NS - Chapter 18 – Politics and Social Movements.docx

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Chapter 18 Politics and Social Movements
Democracy involves a two-way process of control between the state (the set of institutions
that formulate and carry out a country’s law, policies and binding regulations) and civil
society (the private sphere, consisting of social movements, political parties, etc.)
The level of democracy in a society depends on the capacity of civil society to influence the
state through citizen support of social movements, political parties and other groups. That
capacity increases as power becomes more widely distributed in society.
Although pluralists correctly note that democratic politics is about negotiation and
compromise, they fail to appreciate how advantaged groups tend to have more political
influence than others.
Although elite theorists are correct to note that power is concentrated in the hands of
advantaged groups, they fail to appreciate how variations in the distribution of power
influence political behavior and public policy.
While power-balance theorists focus on the effect of changes in the distribution of power in
society, they fail to appreciate what state-centered theorists emphasize that state
institutions and laws also affect political behavior and public policy.
The degree to which power is widely distributed influences the success of particular kinds
of parties and policies. Widely distributed power in associated with the success of labor
parties and policies that redistribute wealth.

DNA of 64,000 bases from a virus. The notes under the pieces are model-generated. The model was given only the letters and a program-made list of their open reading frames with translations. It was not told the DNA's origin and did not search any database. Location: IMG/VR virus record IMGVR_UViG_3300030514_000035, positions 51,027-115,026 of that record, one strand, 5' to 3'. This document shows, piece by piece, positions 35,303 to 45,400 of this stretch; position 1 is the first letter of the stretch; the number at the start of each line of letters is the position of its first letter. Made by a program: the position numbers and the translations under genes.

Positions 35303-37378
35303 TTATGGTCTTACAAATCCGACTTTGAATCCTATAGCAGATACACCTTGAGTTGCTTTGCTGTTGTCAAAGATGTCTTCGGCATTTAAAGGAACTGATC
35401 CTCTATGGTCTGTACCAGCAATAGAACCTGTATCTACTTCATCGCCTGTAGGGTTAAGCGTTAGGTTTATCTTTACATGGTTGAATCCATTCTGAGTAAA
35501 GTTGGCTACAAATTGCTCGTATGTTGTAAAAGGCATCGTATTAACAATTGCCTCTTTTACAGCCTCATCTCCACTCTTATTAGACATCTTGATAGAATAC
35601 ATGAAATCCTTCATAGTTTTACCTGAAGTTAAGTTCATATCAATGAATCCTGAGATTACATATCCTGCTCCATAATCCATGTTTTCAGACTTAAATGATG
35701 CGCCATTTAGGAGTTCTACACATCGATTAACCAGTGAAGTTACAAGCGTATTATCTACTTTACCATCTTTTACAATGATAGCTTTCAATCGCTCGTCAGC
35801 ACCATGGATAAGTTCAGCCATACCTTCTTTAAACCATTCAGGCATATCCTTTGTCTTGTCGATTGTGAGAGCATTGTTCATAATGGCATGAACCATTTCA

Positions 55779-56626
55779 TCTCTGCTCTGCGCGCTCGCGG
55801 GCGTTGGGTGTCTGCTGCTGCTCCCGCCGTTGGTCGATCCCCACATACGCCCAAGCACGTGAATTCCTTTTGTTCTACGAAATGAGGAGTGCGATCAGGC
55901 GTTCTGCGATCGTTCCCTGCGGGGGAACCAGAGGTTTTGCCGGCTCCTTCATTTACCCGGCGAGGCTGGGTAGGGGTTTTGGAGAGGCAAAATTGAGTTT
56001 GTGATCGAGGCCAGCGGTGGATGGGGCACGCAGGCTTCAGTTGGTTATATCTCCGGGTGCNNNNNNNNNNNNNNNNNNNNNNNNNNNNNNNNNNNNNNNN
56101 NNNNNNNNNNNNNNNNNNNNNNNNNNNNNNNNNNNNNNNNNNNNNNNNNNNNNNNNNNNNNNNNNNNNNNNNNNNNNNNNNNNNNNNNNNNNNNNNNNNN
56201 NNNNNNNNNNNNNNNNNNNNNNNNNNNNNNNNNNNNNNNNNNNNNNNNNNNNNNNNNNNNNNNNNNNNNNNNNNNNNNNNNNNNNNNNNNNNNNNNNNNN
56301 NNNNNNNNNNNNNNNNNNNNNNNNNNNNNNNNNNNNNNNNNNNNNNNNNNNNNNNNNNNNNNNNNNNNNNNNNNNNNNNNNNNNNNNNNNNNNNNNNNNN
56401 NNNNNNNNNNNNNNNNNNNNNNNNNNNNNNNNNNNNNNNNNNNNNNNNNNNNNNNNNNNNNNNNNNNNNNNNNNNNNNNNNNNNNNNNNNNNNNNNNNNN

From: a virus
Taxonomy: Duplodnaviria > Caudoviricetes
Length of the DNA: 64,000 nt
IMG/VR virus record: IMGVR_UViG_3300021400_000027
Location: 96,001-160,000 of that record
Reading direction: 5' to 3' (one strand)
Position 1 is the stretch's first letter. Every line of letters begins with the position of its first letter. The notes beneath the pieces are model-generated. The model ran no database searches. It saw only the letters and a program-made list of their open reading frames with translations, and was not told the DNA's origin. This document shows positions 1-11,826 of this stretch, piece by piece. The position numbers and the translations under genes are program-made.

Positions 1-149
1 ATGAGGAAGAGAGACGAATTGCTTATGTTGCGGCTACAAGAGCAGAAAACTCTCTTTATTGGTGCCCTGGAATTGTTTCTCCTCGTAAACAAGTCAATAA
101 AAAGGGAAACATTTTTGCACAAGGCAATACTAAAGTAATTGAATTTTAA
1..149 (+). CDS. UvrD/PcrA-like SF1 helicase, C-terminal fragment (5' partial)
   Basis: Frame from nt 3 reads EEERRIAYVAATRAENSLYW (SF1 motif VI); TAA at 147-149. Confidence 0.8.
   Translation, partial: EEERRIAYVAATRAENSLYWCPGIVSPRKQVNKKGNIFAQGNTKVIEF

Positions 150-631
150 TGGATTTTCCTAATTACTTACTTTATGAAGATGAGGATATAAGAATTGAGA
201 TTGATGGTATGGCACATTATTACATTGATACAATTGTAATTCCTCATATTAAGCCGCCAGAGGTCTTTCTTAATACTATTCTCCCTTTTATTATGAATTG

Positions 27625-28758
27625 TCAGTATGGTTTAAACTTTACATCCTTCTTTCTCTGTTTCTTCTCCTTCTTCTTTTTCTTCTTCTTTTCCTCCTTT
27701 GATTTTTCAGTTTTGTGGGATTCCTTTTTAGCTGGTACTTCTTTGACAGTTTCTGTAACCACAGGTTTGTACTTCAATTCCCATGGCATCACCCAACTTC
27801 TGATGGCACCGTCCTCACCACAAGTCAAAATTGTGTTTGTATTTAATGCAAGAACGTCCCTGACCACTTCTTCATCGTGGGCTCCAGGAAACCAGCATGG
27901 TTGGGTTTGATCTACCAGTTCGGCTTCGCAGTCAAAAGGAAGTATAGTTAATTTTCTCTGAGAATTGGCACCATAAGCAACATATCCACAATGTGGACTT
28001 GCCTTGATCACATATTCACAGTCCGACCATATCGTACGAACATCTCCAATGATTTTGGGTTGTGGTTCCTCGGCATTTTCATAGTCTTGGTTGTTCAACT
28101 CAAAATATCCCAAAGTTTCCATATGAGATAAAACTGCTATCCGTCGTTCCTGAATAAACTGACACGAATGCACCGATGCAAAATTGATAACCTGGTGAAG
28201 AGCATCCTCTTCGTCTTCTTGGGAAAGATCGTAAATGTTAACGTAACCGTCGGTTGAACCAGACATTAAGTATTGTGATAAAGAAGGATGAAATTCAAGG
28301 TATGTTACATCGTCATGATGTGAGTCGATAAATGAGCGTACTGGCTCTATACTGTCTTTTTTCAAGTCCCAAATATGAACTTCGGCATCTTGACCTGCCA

Research does not support the view that social movements emerge when relative
deprivation spreads.
Research suggests that people are more inclined to revel against the status quo when they
are bound by close social ties to many other people who feel similarly wronged and when
they have the money and other resources needed to protest.
For social movements to grow, members must engage in frame alignment, making the
activities, goals and ideology of the movement congruent with the interests, beliefs, and
values of potential new recruits.
The history of democracy is a struggle for the acquisition of constantly broadening
citizenship rights first the right to free speech, freedom of religion and justice before the
law, then the right to vote and run for office, then the right to a certain level of economic
security and full participation in the life of society and finally the right of marginal groups
to full citizenship and the right of humanity as a whole to peace and security.
IN the developing world, social movements have focused less on broadening the bases of
democracy than on ensuring more elemental human rights, notably freedom from colonial
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